Sexual abuse and sexual exploitation of children, including child pornography and child prostitution are particularly cruel crimes and constitute serious violations of fundamental rights. The development of the Internet and the facilitation of international travel have further aggravated these phenomena. Victims of abuse and exploitation must receive special protection and care, while offenders must be held responsible and prosecuted.
Studies suggest that a significant minority of children in Europe, between 10 % and 20 %, are sexually assaulted during their childhood. This phenomenon is not decreasing and certain forms of sexual violence (like child pornography) are becoming a matter of growing concern. Fighting these crimes is very difficult. Children are vulnerable, and often ashamed and afraid to report any incidents. The Internet makes it easier to “groom” children (solicit children online for sexual purposes) or to produce and distribute child pornography. Children portrayed in pornography are getting younger and the images are becoming more graphic and more violent. Organised crime can make a considerable profit from it with little risk.
The Global Alliance against Child Sexual Abuse Online aims to unite efforts around the world to more effectively combat online sexual crimes against children. It gathers 54 countries, which committed to pursue concrete actions to enhance victim protection, identify and prosecute offenders, raise awareness, and reduce the availability of child pornography online and the re-victimization of children (read more).
Following a proposal tabled by the Commission in March 2010 , the Council and the European Parliament adopted on 13 December 2011a new Directive on combating the sexual abuse and sexual exploitation of children and child pornography, stepping up the fight against child sexual abuse.
The new Directive makes it easier to fight crimes against children by acting on different fronts. It approximates the definition of 20 offences, sets minimum levels for criminal penalties, and facilitates reporting, investigation and prosecution. It extends national jurisdiction to cover abuse by EU nationals abroad, gives child victims easier access to legal remedies and includes measures to prevent additional trauma from participating in criminal proceedings. Offenders will be subject to risk assessments, and have access to special intervention programmes. Information on convictions and disqualifications are to circulate more easily among criminal records, making controls more reliable. The Directive prohibits advertising the possibility of abuse, or organising child sex tourism, and provides for education, awareness raising and training of officials.
A Directive is a legal instrument addressed to the Member States, which in turn have to implement its provisions in their national laws. The deadline for transposition of this directive was December 13, 2013 (More information).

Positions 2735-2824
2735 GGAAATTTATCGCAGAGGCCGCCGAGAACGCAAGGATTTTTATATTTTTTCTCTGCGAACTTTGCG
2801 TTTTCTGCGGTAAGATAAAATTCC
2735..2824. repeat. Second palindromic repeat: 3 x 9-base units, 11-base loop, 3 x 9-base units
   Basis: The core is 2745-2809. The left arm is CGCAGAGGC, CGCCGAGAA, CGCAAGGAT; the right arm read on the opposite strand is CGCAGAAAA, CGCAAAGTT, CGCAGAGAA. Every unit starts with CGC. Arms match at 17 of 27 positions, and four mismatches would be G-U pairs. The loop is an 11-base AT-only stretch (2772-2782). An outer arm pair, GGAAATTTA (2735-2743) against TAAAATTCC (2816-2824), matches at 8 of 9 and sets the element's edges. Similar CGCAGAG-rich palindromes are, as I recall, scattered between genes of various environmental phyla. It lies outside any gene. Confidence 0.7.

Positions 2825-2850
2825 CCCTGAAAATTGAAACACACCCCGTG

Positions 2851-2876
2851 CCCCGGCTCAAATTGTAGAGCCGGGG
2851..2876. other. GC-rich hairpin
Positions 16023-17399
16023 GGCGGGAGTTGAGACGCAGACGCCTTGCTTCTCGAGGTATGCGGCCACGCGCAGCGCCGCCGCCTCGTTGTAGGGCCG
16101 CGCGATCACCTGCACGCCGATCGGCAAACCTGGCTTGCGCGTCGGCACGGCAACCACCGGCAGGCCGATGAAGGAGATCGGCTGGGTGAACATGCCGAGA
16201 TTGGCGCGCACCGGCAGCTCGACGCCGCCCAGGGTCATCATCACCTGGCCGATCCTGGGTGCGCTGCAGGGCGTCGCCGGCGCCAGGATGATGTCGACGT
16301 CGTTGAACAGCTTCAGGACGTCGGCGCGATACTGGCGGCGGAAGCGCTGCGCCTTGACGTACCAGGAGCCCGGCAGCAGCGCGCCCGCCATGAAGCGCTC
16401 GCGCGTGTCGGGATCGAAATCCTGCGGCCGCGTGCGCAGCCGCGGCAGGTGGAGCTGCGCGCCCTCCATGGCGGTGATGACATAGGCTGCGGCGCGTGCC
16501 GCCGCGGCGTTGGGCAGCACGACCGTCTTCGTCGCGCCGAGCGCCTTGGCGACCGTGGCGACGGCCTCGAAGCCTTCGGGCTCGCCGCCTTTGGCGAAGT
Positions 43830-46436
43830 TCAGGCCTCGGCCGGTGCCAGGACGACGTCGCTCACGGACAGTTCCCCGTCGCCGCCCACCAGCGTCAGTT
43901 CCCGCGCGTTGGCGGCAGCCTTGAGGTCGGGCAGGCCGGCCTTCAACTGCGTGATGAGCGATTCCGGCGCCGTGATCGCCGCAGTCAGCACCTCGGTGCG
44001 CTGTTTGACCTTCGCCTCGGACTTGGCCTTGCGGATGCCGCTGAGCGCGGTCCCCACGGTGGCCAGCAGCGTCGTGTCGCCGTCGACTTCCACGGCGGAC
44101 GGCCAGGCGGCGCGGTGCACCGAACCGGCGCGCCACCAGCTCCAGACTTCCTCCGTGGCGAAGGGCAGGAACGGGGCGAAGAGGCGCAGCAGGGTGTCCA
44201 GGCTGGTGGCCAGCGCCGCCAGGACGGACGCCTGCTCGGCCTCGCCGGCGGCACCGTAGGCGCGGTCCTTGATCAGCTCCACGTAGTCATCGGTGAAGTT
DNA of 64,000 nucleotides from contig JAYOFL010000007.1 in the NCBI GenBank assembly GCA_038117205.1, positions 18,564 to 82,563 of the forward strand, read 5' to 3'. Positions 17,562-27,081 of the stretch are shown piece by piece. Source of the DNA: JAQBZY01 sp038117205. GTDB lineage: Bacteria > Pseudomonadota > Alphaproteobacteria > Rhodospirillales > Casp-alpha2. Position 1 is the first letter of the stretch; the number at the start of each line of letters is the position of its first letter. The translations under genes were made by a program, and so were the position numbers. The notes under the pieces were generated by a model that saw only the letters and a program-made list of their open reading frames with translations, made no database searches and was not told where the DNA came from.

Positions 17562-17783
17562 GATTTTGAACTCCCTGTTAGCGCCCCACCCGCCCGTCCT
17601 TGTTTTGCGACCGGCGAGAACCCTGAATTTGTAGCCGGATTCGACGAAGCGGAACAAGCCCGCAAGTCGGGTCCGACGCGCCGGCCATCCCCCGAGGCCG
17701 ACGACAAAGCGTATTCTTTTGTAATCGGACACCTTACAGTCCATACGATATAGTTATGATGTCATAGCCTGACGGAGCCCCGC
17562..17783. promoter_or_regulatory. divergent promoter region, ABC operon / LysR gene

The Commission promotes specialist police unit operations that aim at identifying child pornography sites and networks and the children in the images, including prosecuting those responsible. A Europol-based platform for Internet-related offences mainly deals with child abuse content. The Commission also supports the INHOPE network of NGO-run hotlines in EU States that collects reports on child abuse websites so that they could be removed and investigated (Safer Internet Programme).
The Commission has supported the launch of the European Financial Coalition, which brings together Internet providers, banks and payment system suppliers, NGOs, telecom companies, Europol, Eurojust and police and judicial authorities. The aim is to combat the production, distribution and sale of child pornography images on the Internet.
Any actual or attempted abuse of a position of vulnerability, power differential or trust for sexual purposes, including, but not limited to, profiting monetarily, socially or politically from the sexual exploitation of another.
Activities of large-scale criminal and terrorist networks, including terrorism, international drugs trafficking, trafficking ...
A person who, according to the law of his/her respective country, is under the age of majority, i.e. is not yet entitled ...
The purpose of grooming is to make a victim. Grooming is done to choose a victim, to see if the person may ...
The act of taking advantage of something or someone, in particular the act of taking unjust advantage of another for...
Every human being below the age of eighteen years, unless majority is attained earlier under the law applicable...